The Michigan Republican Party continues to be enveloped in chaos going into the final stretch before Michigan’s primary election on Feb. 27.
The Michigan GOP remains bitterly divided as two leaders deny each other’s legitimacy: Kristina Karamo, a controversial former Secretary of State candidate who was elected as party chair last February, and Malinda Pego, party co-chair who was appointed by a faction of Karamo opponents to become acting chair earlier this month.
Resentment between party factions has reached a boiling point during the past year between the state’s Republican “establishment” and Karamo’s supporters, who say they represent the “grassroots” base.
When Republicans chose Karamo as chair last February, she had just lost her bid for Michigan secretary of state in the 2022 general election. She had challenged incumbent Democrat Jocelyn Benson, who won by more than 615,000 votes, and has since refused to concede the race, claiming without evidence that the process was “fraudulent.”
Karamo, previously a part-time community college instructor, had begun making a name for herself in politics prior to the 2022 election by spreading claims of fraud in the 2020 election. She has endorsed numerous conspiracy theories in the past, saying that Beyoncé is secretly trying to convert Black people to paganism through what Karamo called her “‘Black is King’ album” (Black is King is a film) and that yoga is a satanic ritual. Her political stance on issues such as abortion rights and Social Security are also far right.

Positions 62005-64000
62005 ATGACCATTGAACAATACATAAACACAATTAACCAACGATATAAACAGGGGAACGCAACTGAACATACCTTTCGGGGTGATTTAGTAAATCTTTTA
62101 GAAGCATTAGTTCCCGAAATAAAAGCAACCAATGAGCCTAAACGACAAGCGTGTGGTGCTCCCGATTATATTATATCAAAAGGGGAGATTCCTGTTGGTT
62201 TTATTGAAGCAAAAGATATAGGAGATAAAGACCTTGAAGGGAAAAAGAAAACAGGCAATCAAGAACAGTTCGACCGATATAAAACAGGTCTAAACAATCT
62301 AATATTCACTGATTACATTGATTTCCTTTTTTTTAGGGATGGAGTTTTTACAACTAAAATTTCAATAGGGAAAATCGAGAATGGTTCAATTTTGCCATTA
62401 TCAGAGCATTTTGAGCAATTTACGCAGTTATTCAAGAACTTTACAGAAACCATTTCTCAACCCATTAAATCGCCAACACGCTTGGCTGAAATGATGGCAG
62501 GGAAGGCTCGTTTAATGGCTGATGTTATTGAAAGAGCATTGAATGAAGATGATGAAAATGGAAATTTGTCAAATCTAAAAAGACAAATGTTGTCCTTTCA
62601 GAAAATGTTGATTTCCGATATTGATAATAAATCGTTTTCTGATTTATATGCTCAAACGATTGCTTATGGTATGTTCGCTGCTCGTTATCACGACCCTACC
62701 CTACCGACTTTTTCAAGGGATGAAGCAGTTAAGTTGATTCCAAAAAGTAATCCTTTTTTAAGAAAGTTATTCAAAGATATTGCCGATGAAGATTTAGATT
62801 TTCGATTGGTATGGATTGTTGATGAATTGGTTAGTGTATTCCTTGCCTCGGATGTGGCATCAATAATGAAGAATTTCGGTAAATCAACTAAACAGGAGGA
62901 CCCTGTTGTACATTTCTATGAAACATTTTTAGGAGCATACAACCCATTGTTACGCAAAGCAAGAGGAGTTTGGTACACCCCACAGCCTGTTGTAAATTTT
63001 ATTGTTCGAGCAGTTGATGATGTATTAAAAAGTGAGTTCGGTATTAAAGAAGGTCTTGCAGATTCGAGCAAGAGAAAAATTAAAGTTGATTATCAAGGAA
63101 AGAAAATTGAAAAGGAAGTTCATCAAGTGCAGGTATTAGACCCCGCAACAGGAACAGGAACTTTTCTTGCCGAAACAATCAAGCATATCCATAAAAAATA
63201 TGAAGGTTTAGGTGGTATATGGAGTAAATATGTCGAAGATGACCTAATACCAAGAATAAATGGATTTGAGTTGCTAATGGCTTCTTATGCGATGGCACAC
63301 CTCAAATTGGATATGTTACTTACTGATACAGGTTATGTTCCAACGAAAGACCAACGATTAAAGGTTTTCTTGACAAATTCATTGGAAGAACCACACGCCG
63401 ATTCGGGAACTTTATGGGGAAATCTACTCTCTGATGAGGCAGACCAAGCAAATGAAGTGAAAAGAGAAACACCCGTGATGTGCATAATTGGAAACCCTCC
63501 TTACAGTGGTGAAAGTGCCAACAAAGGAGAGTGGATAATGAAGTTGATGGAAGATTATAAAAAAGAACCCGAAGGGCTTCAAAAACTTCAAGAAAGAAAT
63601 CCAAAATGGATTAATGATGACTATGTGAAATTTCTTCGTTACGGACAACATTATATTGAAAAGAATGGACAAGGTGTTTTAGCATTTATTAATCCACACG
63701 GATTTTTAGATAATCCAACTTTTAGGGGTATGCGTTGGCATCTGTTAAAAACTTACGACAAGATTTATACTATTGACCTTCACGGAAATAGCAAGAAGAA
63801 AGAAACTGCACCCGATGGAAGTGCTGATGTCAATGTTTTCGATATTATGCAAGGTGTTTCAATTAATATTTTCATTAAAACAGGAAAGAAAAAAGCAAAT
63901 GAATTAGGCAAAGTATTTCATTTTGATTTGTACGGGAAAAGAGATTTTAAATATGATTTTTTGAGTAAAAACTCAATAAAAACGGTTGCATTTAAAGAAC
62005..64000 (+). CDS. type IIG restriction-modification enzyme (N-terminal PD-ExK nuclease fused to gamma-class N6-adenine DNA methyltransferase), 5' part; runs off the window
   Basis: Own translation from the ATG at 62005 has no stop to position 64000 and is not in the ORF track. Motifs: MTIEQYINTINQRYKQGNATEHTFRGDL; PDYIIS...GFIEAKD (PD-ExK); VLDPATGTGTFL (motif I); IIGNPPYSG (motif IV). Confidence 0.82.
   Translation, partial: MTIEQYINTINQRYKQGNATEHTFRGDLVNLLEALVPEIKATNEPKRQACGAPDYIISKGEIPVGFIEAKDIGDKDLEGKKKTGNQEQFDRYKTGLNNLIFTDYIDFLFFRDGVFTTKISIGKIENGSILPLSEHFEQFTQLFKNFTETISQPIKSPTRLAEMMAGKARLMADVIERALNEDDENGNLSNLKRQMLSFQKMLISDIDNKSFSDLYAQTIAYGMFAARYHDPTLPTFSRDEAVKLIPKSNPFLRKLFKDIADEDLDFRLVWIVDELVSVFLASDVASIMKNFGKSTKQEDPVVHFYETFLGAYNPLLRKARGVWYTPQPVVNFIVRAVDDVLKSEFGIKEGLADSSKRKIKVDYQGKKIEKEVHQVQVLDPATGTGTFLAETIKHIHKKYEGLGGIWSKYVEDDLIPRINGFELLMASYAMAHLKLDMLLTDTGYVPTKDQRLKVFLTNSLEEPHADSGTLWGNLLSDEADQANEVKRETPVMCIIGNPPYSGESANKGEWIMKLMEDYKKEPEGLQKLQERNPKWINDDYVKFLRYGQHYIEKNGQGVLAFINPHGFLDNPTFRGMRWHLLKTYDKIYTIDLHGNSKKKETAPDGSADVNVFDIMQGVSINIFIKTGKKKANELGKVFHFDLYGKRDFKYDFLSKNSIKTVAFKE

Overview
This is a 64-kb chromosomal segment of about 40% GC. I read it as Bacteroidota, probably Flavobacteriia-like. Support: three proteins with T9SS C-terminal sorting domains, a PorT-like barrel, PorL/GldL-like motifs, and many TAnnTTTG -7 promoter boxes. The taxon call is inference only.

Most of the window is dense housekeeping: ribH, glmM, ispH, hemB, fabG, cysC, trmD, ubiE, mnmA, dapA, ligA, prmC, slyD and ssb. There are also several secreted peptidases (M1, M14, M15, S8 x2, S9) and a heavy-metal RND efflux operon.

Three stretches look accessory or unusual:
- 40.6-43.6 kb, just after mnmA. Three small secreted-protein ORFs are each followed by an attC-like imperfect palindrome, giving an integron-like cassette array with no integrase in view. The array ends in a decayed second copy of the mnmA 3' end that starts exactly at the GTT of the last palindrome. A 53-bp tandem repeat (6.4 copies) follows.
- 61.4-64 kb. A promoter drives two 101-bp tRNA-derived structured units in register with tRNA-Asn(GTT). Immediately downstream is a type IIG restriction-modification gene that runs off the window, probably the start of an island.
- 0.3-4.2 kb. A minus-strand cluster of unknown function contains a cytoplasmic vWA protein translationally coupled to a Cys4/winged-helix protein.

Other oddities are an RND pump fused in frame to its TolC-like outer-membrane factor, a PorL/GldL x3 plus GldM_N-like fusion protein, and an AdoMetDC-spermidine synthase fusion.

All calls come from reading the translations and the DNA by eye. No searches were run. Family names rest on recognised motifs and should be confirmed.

Karamo became Michigan GOP chair after promising that she would unify the state party and relieve it of its financial woes; some Michigan Republicans say she has failed to do either.
In two separate incidents, tension between party members erupted into physical confrontations, including a fight over an alleged attempt by a county chair to rid her local party of Karamo loyalists. Both altercations resulted in misdemeanor charges being filed. Karamo, who inherited the party at a time when it was already essentially broke, further alienated some of the party’s wealthiest donors by criticizing their influence in the state. The Detroit News reported the Michigan Republican Party had about $600,000 in outstanding debts as of December.
Karamo’s critics tried to oust her at a meeting in Oakland County on Jan. 6. In a 40-5 vote, members of the Michigan Republican State Committee, the state party’s central governing body, removed Karamo, as well as Michigan Republican Party lawyer Dan Hartman, from their positions and appointed Pego as acting chair.
“For me, this is not a happy day. It’s a somber day. However, the bylaws process and rules were followed,” Pego said in a statement following the Jan. 6 meeting. “Now is the time to unify Republicans and grow our voter base to win elections throughout our state in 2024 and beyond.”
In turn, at a meeting hosted by Karamo in Houghton Lake on Jan. 13, a majority of state committee members voted to reaffirm Karamo as party leader. They also voted to ban Pego and six other Republicans who had acted against Karamo from being affiliated with the party for five years.
“I’m so looking forward to us winning in 2024,” Karamo said in a video posted to social media on Jan. 13. “The matter has been settled.”
On the same day as the gathering in Houghton Lake, nine state party district chairs and three vice chairs signed a document on official MIGOP letterhead, doubling down on the move to make Pego the acting chair. Karamo opponents are planning to take the fight to court, according to Bridge Michigan.